Thursday, 13 October 2011

How to look after your feet

Everyone needs good feet, especially runners and cyclists.  This has been brought home to me through my parents both needing to see a chiropodist as they're both pensioners and, for that age group, I understand it's a common thing to do.

Our feet do an amazing job but just spare them a thought for them with all the pounding and stresses they go through in  propelling you through a lengthy race.  I reckon I take over 10,000 strides every hour when I am running!  Having taken the trouble, yet again, to make sure I have the right running shoes, here's a few tips for looking after feet:

  1. Deal with any problems as they arise.  Consider your Doctor or maybe a chiropodist or a podiatrist
  2. Always have good fitting shoes.  Don't be tempted to squeeze your feet into some fashionable but ridiculous looking and uncomfortable shoes - sorry but that would be plain daft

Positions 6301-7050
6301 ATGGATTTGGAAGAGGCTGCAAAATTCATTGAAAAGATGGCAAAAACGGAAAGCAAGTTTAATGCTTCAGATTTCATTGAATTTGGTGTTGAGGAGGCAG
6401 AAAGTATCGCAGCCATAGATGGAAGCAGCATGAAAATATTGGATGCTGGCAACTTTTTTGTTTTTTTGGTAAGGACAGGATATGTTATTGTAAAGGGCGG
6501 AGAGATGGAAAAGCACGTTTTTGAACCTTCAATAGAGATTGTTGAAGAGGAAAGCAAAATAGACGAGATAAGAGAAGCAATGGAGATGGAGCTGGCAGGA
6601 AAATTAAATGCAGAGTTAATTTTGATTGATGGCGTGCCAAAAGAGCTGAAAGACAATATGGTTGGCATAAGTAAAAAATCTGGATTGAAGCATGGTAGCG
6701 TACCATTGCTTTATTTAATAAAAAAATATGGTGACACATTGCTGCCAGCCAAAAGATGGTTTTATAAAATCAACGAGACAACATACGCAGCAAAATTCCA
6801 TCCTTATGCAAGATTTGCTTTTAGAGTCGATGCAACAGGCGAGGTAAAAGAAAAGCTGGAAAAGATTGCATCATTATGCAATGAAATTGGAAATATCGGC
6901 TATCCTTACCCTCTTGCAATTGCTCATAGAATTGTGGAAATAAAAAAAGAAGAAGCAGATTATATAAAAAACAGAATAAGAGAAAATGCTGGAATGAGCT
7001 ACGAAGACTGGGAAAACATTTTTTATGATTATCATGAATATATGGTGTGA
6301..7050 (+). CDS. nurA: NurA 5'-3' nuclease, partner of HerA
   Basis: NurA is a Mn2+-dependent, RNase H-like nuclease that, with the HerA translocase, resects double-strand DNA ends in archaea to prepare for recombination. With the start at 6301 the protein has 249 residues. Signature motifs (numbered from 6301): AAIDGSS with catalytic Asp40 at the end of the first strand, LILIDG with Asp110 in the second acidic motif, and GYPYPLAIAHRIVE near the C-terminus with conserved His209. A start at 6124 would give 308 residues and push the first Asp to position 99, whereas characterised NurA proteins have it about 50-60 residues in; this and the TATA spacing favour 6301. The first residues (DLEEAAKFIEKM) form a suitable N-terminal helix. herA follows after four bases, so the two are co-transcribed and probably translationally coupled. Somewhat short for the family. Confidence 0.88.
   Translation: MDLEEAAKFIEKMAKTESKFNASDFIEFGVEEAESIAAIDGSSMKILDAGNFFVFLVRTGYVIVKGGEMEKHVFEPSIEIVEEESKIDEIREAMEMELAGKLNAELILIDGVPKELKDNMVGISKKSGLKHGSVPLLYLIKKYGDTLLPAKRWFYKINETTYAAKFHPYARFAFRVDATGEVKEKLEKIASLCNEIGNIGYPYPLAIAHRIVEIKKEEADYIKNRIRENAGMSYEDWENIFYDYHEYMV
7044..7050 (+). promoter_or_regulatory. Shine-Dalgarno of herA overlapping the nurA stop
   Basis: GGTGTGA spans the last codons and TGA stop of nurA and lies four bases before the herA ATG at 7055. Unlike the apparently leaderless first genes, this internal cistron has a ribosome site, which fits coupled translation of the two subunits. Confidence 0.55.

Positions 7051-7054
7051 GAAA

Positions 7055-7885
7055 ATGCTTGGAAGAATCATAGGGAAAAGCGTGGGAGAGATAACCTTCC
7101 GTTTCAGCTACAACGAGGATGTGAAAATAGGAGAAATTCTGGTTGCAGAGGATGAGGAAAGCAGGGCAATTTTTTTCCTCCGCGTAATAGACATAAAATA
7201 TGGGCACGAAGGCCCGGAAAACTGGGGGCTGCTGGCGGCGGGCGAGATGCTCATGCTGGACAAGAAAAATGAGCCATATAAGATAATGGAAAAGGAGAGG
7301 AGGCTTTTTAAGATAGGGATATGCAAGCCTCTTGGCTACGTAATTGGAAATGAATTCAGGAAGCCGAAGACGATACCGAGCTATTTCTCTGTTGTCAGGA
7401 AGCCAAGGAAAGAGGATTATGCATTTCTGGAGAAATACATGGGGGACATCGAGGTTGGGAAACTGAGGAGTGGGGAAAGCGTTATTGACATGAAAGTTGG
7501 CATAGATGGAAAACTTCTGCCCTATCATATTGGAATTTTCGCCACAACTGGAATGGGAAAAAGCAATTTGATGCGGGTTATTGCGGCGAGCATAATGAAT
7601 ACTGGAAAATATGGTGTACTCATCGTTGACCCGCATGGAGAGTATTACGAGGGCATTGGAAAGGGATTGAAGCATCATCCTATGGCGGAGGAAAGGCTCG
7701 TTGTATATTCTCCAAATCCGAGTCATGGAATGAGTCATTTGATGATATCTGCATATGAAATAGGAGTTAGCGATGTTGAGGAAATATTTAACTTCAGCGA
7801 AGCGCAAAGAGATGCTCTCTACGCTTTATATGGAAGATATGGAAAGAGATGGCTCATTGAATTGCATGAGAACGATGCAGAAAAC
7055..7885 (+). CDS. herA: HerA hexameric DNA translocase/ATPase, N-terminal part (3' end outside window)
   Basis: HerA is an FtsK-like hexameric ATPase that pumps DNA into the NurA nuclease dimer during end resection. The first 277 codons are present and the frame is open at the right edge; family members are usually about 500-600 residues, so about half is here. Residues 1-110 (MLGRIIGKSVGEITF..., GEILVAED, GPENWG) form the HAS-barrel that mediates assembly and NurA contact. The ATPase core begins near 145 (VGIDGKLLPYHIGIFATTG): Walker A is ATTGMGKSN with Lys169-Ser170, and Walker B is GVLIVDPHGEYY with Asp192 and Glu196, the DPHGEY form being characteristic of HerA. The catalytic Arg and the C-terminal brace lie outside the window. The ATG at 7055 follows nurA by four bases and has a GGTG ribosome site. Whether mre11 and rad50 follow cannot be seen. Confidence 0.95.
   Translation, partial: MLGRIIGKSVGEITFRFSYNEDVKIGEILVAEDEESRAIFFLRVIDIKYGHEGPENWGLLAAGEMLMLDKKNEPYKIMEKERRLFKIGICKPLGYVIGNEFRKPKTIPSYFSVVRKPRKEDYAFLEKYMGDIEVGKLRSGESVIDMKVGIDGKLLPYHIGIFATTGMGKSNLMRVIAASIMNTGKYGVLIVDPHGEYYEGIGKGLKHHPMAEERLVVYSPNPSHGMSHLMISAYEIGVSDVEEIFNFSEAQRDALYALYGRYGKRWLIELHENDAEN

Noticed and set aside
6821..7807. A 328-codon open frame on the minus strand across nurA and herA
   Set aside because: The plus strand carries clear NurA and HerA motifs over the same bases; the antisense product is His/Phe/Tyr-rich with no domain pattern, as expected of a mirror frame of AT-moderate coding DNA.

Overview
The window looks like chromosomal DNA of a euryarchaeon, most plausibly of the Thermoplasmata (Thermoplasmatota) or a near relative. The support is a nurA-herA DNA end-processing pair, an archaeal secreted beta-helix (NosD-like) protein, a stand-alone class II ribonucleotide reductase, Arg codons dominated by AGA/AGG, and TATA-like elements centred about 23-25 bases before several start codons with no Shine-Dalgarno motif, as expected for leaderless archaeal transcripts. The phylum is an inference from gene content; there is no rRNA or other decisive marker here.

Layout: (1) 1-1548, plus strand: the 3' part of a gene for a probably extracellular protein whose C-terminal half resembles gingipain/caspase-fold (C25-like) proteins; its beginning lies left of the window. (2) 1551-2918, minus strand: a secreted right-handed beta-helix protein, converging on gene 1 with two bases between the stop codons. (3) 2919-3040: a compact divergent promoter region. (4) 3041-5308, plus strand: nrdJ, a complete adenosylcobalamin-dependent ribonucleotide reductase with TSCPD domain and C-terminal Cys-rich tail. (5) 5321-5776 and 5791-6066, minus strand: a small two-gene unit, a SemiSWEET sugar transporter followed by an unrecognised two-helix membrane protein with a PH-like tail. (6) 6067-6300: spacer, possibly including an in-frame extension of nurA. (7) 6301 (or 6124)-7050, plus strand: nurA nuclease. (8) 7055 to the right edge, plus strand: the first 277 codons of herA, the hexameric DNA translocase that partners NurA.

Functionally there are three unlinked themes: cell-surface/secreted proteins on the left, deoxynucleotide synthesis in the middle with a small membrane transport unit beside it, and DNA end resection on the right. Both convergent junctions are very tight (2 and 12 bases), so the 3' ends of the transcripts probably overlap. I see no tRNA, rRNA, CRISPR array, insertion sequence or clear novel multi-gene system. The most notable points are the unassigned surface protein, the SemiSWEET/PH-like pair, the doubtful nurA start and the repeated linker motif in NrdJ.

3. Have the size of your feet checked from time to time.  Even as adults we can change shoe size and shape through the years.  I can vouch for this - my feet are half a size bigger now that when I was 15 years younger.
  4. Aim to buy shoes in the afternoon - apparently feet expand during the morning
  5. Do not wear the same shoes on consecutive days; giving leather shoes a rest allows time for any sweat or moisture to dry naturally and this lowers the likelihood of fungal problems or cracked leather 
  6. Pay extra attention to your feet if you are diabetic.  Do you know if you are diabetic or whether there is a possibility?
  7. Do not buy plastic shoes that don't breathe and will lead to sweaty feet
  8. Wash your feet daily, or have a shower; not too hot
  9. Take care drying your feet, especially in between your toes.  Avoid pulling your toes around to shove a thick towel in between your toes.  You might risk breaking the skin which can lead to infections
  10. Clean socks everyday
  11. Remove hard skin
  12. Consider wearing flip flops at public swimming pools to avoid picking up an infection

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